Jonathan Crayford is an award winning pianist, multi-instrumentalist and critically-acclaimed composer from New Zealand. As a musician in New York he has worked with Kurt Rosenwinkel, David Binney, Mambo Macoco, Groove Collective and in Europe with David Murray, Tony Allen, Questlove, Macy Gray, Bobby Carcasses (Cuba) and many others internationally. As a film composer he has scored numerous feature films, winning industry awards. His latest trio of albums gained critical acclaim with East West Moon receiving the 2017 Tui Award for Best Jazz album.
Jazz writer John Fenton adds: “I have seen [Jonathan] perform on a number occasions but there’s no second guessing what will materialise on any given night. His experiences in music lead him in many directions and all of them interesting. While some describe him as genre busting, I think the descriptor is overly simplistic. I have heard him perform a killing version of, I Pity the Poor Immigrant (Bob Dylan). Yes, he appropriates the sounds about him and often performs with artists from outside of the Jazz spectrum, but at heart he’s an improvising musician. No matter what notes he plays you can feel the integrity; the perpetual questioning of a deep level interpreter.
Jonathan began playing the piano at age 3 studying classical music with Sister Henry of Sacred Heart convent in Lower Hutt, NZ. He played in nightclubs at the age of 14 with his father Terry Crayford the celebrated pianist and arranger/composer. At 17 he left school and worked briefly as crew on films before being offered the job of composing for one. What followed was a career in scoring films and playing in bands whilst working on compositional commissions for Radio New Zealand for several years. He played in several bands with actor/musician Bruno Lawrence who introduced him to numerous other musicians outside of NZ. At the age of 26 he moved to New York to immerse himself in the jazz scene and following a short while studying at the Julliard school of music began playing with notable musicians on the scene including Kurt Rosenwinkel, David Binney, Groove Collective, Mambo Macoco, Jay Rodriguez, Bill Ware and many others in the genres of jazz, Latin jazz, funk and in some cases classical. “I'm not a classical player but I love playing this music and have found a way to do it that suits me,” says Jonathan.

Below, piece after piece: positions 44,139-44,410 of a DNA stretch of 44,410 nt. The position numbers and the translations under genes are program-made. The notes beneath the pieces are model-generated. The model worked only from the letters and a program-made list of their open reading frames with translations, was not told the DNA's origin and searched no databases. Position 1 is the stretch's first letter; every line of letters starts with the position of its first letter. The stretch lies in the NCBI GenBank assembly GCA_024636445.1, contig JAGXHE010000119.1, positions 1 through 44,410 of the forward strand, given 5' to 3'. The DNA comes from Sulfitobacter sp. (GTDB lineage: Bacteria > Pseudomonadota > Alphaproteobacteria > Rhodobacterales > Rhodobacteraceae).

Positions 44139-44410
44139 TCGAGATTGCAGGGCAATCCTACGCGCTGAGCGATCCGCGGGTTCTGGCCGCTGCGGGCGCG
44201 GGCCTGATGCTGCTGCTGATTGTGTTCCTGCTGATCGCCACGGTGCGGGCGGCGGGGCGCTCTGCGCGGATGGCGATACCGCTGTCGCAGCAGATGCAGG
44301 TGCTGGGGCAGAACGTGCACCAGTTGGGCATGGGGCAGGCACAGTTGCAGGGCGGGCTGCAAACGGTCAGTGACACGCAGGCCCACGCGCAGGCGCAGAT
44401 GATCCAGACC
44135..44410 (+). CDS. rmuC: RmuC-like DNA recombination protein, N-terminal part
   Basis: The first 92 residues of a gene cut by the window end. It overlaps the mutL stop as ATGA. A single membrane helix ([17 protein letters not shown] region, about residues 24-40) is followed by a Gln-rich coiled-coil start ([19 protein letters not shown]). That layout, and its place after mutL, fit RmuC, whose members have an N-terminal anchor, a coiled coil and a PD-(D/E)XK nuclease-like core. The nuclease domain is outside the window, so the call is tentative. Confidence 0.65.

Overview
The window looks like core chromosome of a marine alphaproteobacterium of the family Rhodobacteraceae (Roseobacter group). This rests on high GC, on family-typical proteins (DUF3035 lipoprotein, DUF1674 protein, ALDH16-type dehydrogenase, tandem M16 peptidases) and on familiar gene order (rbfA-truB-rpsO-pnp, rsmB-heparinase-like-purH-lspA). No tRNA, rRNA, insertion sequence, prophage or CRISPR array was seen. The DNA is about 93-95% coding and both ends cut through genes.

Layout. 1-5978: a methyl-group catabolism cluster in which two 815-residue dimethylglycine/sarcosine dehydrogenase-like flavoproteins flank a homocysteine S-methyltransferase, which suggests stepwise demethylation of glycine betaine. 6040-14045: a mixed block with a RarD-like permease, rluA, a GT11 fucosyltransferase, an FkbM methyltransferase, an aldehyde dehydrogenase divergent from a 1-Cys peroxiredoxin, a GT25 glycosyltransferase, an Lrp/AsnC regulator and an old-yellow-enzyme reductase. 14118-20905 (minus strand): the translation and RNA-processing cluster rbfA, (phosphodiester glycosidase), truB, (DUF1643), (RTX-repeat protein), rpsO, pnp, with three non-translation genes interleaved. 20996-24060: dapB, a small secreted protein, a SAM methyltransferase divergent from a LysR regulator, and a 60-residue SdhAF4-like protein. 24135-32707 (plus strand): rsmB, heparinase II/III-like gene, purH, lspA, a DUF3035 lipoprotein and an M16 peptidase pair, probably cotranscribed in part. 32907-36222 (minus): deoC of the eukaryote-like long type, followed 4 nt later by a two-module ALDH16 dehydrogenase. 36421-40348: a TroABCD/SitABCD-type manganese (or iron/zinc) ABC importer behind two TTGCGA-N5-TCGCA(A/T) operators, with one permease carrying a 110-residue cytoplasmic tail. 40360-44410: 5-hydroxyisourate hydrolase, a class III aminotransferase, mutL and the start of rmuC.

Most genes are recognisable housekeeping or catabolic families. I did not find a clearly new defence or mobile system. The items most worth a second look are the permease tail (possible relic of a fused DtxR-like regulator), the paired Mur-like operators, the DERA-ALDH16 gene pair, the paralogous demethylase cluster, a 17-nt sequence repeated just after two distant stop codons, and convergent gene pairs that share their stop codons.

In 2009 he moved to Paris to work on his own 2 year project concerning the life of Évariste Galois – the genius French mathematician for which he received the Edwin Carr Scholarship. Whilst there he assisted US Jazz musician David Murray in the creation of several projects involving the Afrobeat music of Fela Kuti with Tony Allen, Questlove, Macy Gray, Amp Fiddler, Mamani Keita (Mali) and other world music artists. He returned to New York in 2013 to record Dark Light with Ben Street and Dan Weiss, which has won great critical acclaim: “It's a towering composition on an album that clocks in at a perfect 45 minutes and leaves you gasping at its beauty, richness and assuredness,” wrote music reviewer Mike Alexander: “Crayford has always threatened to record something special to match his obvious talents as a composer. Dark Light is it and is as good a jazz album you're likely to hear this year.”
Simon Sweetman says: “Dark Light is to my ears a masterpiece. The best piano-trio album I’ve heard in an age. The finest playing from all three players; it’s all you could hope for – and then some… I’ll listen to Jonathan Crayford play anything – any instrument, any line-up, any context – because he’s a seriously good musician. But my favourite way to hear him is at the piano in charge of a trio.”
In 2016 he was commissioned to write orchestral music for a project in Cadaqués, Spain under the direction of Francesc Llongueres and performed solo piano concerts throughout Europe.
He continues to work as film composer, concert pianist, multi-instrumentalist and jazz artist. His solo piano work involves improvisation, jazz and classical music. This year, he will be touring NZ playing a wide variety of musical genres on a Steinway D Grand piano which he will be taking to venues that might otherwise miss out on a truly magical piano experience.